Another grant program, under the Combined Priority for Personnel Development, will provide an additional $9.2 million in funds to help address state-identified needs for highly qualified personnel in special education, early intervention, and regular education programs that serve children with disabilities.
The grants will, according to the plan, help train educators in areas like early childhood, low-incidence disabilities, speech/language issues, adapted physical education, and transition services.
Parent Training and Information Centers (PTIs)
On August 17, 2015, Arne Duncan announced funding to parent training centers.
The U.S. Department of Education said it will grant $14 million to support parent training and information centers in 28 states and two U.S. territories over the next five years.
The centers, which are located in each state, are designed to offer parents assistance with everything from understanding special education law and policy to interpreting results from evaluations.
These seem to be nonprofits to assist parents with students who have disabilities. Any group that supports parents is fine in my book. HERE is the list by state which might be of assistance to some parents.
But school districts should also be providing parents with support. I ordinarily wouldn’t care about nonprofits, but in today’s world of privatization, they make me nervous. Also, any parents who would like to share their experience with any of these groups please let me know.
The states chosen for the funding are Arizona, Arkansas, Illinois, Indiana, Iowa, Minnesota, Montana, Nevada and Tennessee.
Also, we learned Separately, the Education Department said it is awarding another $9.2 million to nine states to improve training of special education personnel.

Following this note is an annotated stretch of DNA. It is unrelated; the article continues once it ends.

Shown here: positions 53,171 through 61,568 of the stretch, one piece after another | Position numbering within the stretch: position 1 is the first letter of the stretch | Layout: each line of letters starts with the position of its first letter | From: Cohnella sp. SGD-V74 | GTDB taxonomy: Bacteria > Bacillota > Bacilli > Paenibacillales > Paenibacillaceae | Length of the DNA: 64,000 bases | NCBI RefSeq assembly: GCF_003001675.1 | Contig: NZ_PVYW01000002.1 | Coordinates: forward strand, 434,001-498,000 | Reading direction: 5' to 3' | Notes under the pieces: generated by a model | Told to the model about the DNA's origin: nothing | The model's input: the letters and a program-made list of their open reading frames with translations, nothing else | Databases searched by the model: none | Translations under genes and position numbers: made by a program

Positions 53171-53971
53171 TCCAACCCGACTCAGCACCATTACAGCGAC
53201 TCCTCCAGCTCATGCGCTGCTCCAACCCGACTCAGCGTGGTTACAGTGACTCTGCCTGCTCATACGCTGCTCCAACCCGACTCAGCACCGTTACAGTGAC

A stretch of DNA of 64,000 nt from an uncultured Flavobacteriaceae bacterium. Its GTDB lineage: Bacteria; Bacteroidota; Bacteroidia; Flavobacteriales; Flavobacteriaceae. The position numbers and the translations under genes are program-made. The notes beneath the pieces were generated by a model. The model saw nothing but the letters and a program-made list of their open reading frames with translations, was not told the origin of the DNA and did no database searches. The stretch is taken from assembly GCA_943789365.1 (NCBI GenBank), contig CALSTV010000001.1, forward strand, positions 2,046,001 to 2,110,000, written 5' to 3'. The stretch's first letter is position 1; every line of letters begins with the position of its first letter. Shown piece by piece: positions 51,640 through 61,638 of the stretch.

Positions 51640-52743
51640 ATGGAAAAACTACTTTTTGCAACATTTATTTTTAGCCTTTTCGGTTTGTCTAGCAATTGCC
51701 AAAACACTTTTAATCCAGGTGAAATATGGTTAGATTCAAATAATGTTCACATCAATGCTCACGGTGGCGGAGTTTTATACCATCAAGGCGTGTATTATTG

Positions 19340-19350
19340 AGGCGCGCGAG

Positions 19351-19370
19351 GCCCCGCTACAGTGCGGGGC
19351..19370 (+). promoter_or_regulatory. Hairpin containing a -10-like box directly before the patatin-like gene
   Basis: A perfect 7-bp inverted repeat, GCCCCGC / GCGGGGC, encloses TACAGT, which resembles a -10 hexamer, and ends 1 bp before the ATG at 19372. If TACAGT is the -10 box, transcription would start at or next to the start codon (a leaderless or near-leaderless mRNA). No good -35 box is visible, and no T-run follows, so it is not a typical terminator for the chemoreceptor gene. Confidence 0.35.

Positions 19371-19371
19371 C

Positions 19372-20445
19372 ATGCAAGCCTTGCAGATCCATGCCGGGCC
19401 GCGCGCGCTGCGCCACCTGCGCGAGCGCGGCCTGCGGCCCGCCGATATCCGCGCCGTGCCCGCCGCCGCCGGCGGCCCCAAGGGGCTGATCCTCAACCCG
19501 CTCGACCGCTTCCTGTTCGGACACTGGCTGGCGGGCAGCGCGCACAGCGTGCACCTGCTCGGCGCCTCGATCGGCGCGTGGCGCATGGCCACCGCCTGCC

The funding can be used to address a variety of needs including recruitment and retention of special education teachers, training educators to support students with disabilities in general education classrooms as well as teacher coaching and mentoring, the agency said.
So what does this involve? Well, most states are having trouble recruiting teachers for special education if we believe what we are told. I worry this money will go to groups like Teach for America or individual school districts to provide on-the-spot training to non-experts. One has to ask why more of an emphasis isn’t being placed on special education training and recruitment at the college level to make real special education teachers who focus on disability areas—like we used to have.
Arne’s Legacy in Special Education
To sum up, Arne’s legacy in special education is reflected in his command to New York State that all students with disabilities and second language students take the regular test. If you will recall, a year ago, New York officials wanted a waiver to reduce student stress by administering tests matched to developmental instead of chronological age. They felt they could get more meaningful results through developmental testing. HERE is the notification.
Both requests were aimed at reducing stress on students and yielding more useful results. State officials say that federal rules that require testing students at their chronological age, with narrow exceptions for students with very severe disabilities, set up some disabled students for failure and turn the tests into stressful guessing games. School officials in districts with many immigrant students say one year often is not enough for new arrivals to be ready to take language arts exams written in English.
New York education officials also argued that tests that are far out of line with a student’s cognitive level provide little useful information about student growth for the purposes of evaluating teachers or improving instruction.
“Those kids feel they are failures, and there is no reason at all why they should have to take that test,” Regent Roger Tilles of Long Island said in December 2013.
The U.S. DOE said no. Those bubble tests Arne spoke against in the beginning were just too important to drop. Tests ruled over the well-being of the students with disabilities and ELL students.
So, as far as special education goes, for what it is worth, my parting words to the education secretary:
Don’t let the door hit you on the way out!